This is our farm column from farmer Casey O’Neill. O’Neill is the owner operator of HappyDay Farms north of Laytonville, and a long time advocate for the cannabis community in Mendocino Co; more of his writing can be found here. The opinions expressed in this column are those of the writer. If you would like to submit a letter to the editor feel free to write to [email protected].
Well alright, it’s been a dramatic, exhausting few days. I want to say first that the experience at the cup was so sweet, a taste of the old festival days when you see friends but once a year. It was such a throwback to earlier days, farms represented in the Small Farms Initiative area.
The effort to make that happen for us was monumental and was done from heart and love. I’m grateful to everyone who worked so hard, especially to navigate the challenges that arose. Big ups to the Emerald Cup, Origins Council, MCA, Madrone, Mendo Distro, Redwood Roots, Sovereign, and all the wonderful humans who make up these organizations. Big ups to any organization I’ve missed. These folks care about their communities with such depth that they’re willing to go above and beyond to work through byzantine and pointless regulatory hoops.
It was also so bittersweet, remembering the times before the bad regulations, when small farms were legion and the cup was a bright and shining culmination of a season’s work that we all looked forward to. When working class people could celebrate their successes or commiserate in their woes and the corporatocracy hadn’t arrived yet.
Looking back, I’m so glad I didn’t know what was coming. The purity of the feeling of normalization in those days, of seeing the herb on the table with the vegetables and seeds and canned goods, was one of the highlights of my life. I’ll never forget Pops saying almost in awe “Robert would be so thrilled but almost wouldn’t believe it”. Grandpa Robert always said “let us be happy in our work”, and both he and Pops are guiding lights to whom we set our compass on the farm.
I miss those days of naive confidence and bright hope that good would overcome, and I think that blind hope played so many parts in the rest of the story that it will take me a decade to unwind the threads of my time as a policy advocate and a part of a corporate machine. I know that my hope has dwindled over the years, but this weekend was a spark, and I remember.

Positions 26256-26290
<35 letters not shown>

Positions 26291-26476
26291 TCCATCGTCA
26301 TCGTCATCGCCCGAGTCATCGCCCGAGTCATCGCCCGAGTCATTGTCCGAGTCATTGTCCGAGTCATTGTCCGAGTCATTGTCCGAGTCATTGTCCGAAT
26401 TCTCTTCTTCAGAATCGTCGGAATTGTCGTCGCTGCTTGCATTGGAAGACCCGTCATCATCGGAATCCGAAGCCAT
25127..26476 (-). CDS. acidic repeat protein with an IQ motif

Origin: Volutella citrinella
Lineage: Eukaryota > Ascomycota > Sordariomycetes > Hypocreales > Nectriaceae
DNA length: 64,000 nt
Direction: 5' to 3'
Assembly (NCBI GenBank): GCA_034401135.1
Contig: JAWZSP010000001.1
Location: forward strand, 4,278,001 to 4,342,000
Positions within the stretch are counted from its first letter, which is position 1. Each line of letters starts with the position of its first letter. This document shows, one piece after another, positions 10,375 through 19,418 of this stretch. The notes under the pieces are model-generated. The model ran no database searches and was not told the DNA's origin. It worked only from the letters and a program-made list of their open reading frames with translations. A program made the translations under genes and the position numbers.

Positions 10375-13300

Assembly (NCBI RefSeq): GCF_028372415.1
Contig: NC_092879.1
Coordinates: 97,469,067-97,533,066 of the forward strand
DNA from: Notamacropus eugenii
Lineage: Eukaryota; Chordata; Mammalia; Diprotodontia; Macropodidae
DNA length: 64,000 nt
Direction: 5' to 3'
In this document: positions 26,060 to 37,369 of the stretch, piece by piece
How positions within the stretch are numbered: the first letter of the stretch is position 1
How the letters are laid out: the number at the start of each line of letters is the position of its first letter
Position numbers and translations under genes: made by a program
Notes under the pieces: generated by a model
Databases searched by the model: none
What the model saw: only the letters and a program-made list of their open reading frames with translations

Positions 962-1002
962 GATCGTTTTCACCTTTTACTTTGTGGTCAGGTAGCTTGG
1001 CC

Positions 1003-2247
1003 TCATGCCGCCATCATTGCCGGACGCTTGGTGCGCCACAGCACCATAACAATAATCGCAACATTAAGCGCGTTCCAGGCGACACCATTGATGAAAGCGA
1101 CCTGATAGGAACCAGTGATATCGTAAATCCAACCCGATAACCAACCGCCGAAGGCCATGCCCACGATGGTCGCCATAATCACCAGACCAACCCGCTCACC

You can’t buy, fake or build galvanizing moments in social movements. They happen organically, and this is the first time I think I ever experienced it. It’s like stronger plant medicine work, is it fun, no, but is it empowering and inspiring? Yes, on a level that I’ve never encountered. I feel the galvanization that I felt when I was younger and more naive. More tired and less blindly optimistic now, but hope has returned. It’s good.
It’s clear that the cultivation tax is broken. In a flooded market, the idea that the state will raise the tax in January to $160/lb, more than half the sale price of some herb is an open slap in the face. Given the local taxes as well, even you weed haters can’t say that an initial tax rate of more than half is fair, and if you do you’re clouded by ideology.
Farms need direct market access. It’s about the authenticity of the connection. People want to buy things for a reason, and that’s good and right. The problem is that the state wants to treat it like any other commodity that gets stuffed in a package with no access for the people to experience. Cannabis is experiential, and denied the authenticity of that experience, folks have gravitated to the highest thc numbers because it’s a quantifiable metric. But it’s wrong. You can’t distill a complex being like cannabis down to one number, it would be like the old story about the blindfolded men feeling different parts of the elephant.
It broke my heart to leave behind some of my favorite strains because they tested at 17%, and every cultivator will tell you this. But that’s the thing with direct market sales. Face to face, people wanna see the authenticity of your excitement about something you love, and if they see that, they could care less about the numbers. We saw it this weekend at the Farm Cut booth, the Durban Poison from Whitethorn Valley Farm that is right at 20%THC was one of our best sellers.
It’s amazing herb that we all love and it did well because people could smell it, we could all reminisce about it and the experience is authentic. I think that’s the biggest heartbreaker, that the state is doing everything in its powers to strip out the authentic love and truth that cannabis connection has always engendered and compartmentalize it into another soulless commodity under the Department of Cannabis Control. But the more you tighten your grasp, the more star systems will slip through your fingers. Make sensible, reasonable regulations and people will follow them. I realized this past weekend that it’s the final straw, if we can’t display the herb and have that authentic connection, then there’s no soul and I quit.
But from that dark point I remembered what’s worth fighting for, I was galvanized by having a breakdown when the compliance officer told me to take the jars off the table, that we could display empty packaging but not the herb. It’s worth it to me to fight for authentic human connection that cannabis has always meant to us, and that’s as much of a reason for why I’m a farmer as any other factor. I see the community rallying in ways we haven’t been able to in a long time. I feel hope. As always, much love and great success to you on your journey!